Allied shipping losses were now reaching catastrophic proportions. Moreover, the loss of over third of the labour force to the trenches meant that, even if farmers were inclined to respond to the government, the supply of labour was limiting. Rowland Prothero describes the wartime countryside as ‘ Ploughmen were scarce. Nearly half the steam-tackle sets were out of action, either from want of repair or from the loss of drivers. Many horses had been commandeered; others were unshod. Harness and implements were out of order. Wide districts were denuded of such essential handicraftsmen as blacksmiths, wheelwrights, saddlers and harness-machinery’.
Prothero moved quickly. Appointed by Prime Minister David Lloyd-George in December 1916, he announced his policy by the end of the year and on 1 January 2017 he established the Food Production Department, led first by Sir Thomas Middleton and then Sir Arthur Lee.
The national imperative to produce more food had spurred rapid and crisis action on the Government. However, the Prime Minister was anxious to play a more interventionist role in farming than had been the case before and an opportunity soon arose for Lloyd-George and his Agriculture Minister Prothero to have a long-term impact on the course of farming.
Since the repeal of the Corn-Laws, British farming had relied solely on the market for their returns. All this was about to change to meet the war-time demand for food. The Food Production Department had sweeping powers to organise farming. Led by county committees it had the powers to encourage greater production and, when farmers were unwilling, to compel them.
The Government, however, set out on a course to create an incentive, guaranteeing the price of corn, so reversing the decision to repeal the Corn-Laws. On 23 February 1917, the Prime Minister addressed the House of Commons on agricultural policy ‘there is only one way of ensuring immediate action on the part of the farmer and that is by guaranteeing prices for a definite period of time – minimum prices’.
Supported by the increasingly-powerful National Farmers Union and hated by the Treasury, this move reversed 70 years of free trade in farming and set farming policy for the remainder of the 20th Century. Arthur Balfour, the Admiralty Minister described this as ‘the wildest thing ever proposed. It would be better to take over the land and run it on socialistic principles’.
After the war, the balance in favour of state spending and intervention in farming became a Whitehall tussle for power. The prevailing policy of laissez faire generally won the day, made even more relevant as the British economy passed through the economic tornadoes of the Depression.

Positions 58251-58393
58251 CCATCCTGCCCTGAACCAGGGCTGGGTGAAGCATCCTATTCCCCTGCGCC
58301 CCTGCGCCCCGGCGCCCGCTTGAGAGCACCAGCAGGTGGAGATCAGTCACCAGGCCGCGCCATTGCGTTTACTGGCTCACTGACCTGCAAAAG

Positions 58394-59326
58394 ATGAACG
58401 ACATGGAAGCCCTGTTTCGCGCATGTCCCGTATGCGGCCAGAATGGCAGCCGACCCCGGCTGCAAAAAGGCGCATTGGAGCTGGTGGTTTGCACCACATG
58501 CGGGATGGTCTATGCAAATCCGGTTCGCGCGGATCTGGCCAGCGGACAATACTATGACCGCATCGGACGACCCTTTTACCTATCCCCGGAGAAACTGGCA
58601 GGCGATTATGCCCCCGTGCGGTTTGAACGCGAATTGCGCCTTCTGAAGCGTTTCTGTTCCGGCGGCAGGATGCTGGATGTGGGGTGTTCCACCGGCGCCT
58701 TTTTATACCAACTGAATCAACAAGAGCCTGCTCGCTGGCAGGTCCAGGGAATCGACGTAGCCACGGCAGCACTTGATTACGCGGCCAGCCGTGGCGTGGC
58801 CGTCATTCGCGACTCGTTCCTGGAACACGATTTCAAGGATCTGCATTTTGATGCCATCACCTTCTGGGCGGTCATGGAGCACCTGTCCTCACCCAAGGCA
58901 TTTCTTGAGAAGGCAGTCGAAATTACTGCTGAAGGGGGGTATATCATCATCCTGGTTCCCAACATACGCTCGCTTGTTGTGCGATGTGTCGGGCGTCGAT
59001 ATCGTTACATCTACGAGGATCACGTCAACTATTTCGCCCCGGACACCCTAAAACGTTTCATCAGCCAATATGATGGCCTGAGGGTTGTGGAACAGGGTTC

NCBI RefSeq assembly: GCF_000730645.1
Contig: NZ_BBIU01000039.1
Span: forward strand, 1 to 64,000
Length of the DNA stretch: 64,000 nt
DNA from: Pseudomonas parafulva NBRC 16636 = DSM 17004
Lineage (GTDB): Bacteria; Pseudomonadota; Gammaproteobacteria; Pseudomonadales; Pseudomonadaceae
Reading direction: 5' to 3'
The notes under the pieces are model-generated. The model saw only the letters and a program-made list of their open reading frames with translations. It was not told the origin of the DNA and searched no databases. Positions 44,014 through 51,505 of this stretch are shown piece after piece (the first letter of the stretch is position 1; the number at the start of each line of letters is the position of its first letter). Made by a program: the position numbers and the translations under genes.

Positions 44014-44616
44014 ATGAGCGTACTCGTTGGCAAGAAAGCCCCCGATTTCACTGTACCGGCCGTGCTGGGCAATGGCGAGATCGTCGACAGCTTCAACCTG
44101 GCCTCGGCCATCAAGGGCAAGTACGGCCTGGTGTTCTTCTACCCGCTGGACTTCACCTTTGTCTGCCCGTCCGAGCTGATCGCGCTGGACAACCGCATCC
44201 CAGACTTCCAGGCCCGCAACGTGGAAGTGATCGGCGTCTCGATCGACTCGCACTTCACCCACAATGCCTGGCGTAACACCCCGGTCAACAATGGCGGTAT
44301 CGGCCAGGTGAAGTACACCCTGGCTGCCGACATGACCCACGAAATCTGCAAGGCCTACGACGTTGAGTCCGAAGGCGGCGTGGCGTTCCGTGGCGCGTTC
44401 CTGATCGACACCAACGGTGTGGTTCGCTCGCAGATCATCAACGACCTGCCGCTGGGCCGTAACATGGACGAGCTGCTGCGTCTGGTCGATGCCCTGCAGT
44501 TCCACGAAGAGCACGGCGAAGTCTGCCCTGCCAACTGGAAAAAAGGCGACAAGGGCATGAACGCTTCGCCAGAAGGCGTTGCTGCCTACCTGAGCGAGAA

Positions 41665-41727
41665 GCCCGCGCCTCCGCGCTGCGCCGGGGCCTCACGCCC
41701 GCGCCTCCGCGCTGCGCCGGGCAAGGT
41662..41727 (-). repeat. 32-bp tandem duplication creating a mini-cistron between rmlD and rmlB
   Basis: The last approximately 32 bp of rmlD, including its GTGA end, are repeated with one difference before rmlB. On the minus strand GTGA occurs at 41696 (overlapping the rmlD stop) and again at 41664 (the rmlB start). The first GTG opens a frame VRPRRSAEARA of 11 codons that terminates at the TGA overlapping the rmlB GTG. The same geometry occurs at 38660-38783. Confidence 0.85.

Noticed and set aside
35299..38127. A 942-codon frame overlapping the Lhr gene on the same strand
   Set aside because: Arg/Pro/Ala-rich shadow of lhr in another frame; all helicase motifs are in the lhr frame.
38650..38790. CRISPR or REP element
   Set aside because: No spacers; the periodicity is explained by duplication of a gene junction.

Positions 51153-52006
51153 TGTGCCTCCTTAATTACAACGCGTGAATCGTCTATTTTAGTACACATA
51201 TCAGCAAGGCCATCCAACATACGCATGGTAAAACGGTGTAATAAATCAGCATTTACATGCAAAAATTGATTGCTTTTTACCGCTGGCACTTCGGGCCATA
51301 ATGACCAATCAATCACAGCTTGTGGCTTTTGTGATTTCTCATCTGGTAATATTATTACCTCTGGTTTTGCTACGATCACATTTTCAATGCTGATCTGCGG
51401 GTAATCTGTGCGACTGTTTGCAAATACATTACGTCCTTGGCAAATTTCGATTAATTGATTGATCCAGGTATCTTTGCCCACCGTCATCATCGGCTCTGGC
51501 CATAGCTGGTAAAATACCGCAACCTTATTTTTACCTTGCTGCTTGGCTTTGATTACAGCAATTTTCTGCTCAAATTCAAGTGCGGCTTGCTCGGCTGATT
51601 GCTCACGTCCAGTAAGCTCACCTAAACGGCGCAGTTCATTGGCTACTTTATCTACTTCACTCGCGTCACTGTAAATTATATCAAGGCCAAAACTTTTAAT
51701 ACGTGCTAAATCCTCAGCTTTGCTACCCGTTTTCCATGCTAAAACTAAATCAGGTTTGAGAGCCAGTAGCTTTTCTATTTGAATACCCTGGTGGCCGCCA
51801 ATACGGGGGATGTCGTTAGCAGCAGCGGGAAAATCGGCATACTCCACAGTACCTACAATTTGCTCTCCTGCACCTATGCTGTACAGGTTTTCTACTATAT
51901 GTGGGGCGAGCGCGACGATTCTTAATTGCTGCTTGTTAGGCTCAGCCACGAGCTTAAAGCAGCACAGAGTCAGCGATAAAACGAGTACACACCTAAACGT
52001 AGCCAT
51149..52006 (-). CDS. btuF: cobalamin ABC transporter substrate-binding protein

However, the interventionists in farming had their day again in the Second World War. First, under former NFU President turned Agriculture Minister Reginald-Dorman-Smith and then under Churchill’s Agriculture Minister Robert Hudson, the Dig for Victory campaign took hold. Hudson’s junior coalition Minister Tom Williams was promoted to the top job by post-war Labour Prime Minister Clement Attlee.
Determined that the country would never again face the threat of starvation seen during the war, Tom Williams’ Agriculture Act of 1947 was one of the profound post-war pieces of legislation that implemented the socialist principles of the Attlee Government.
Enshrined in the legislation was a system of deficiency payments and guaranteed prices for crops, much as Milner had advocated as an emergency measure 32 years before. Each year, farm leaders and Ministry of Agriculture officials would meet for the annual price review and decide on the guaranteed prices needed to achieve the government’s ambitious production targets.
This cosy arrangement was the basis of British agricultural policy for 2 decades, in which agricultural production revolutionised and the countryside changed forever. Deficiency payments remained the cornerstone of agricultural policy until Britain joined the Common Market in 1973. Overnight, the value of subsidies increased four-fold and the era of the Common Agricultural Policy began. Whilst the nature of the subsidies changed, arguably their existence smoothed Edward Heath's negotiations on entry into the EU.
Many would not believe that 25 years after Margaret Thatcher left office, having stripped most of the state control and incentives for industry away, the Common Agricultural Policy remains solidly in place, consuming 40% of the EU budget and generating over £3 000 000 000 in subsidies to UK farmers.
The fundamental economic philosophy of this policy lies in the report written by Lord Alfred Milner and his Committee in the summer of 1915 as the German U-Boats sliced their way through the Allied Merchant shipping fleet.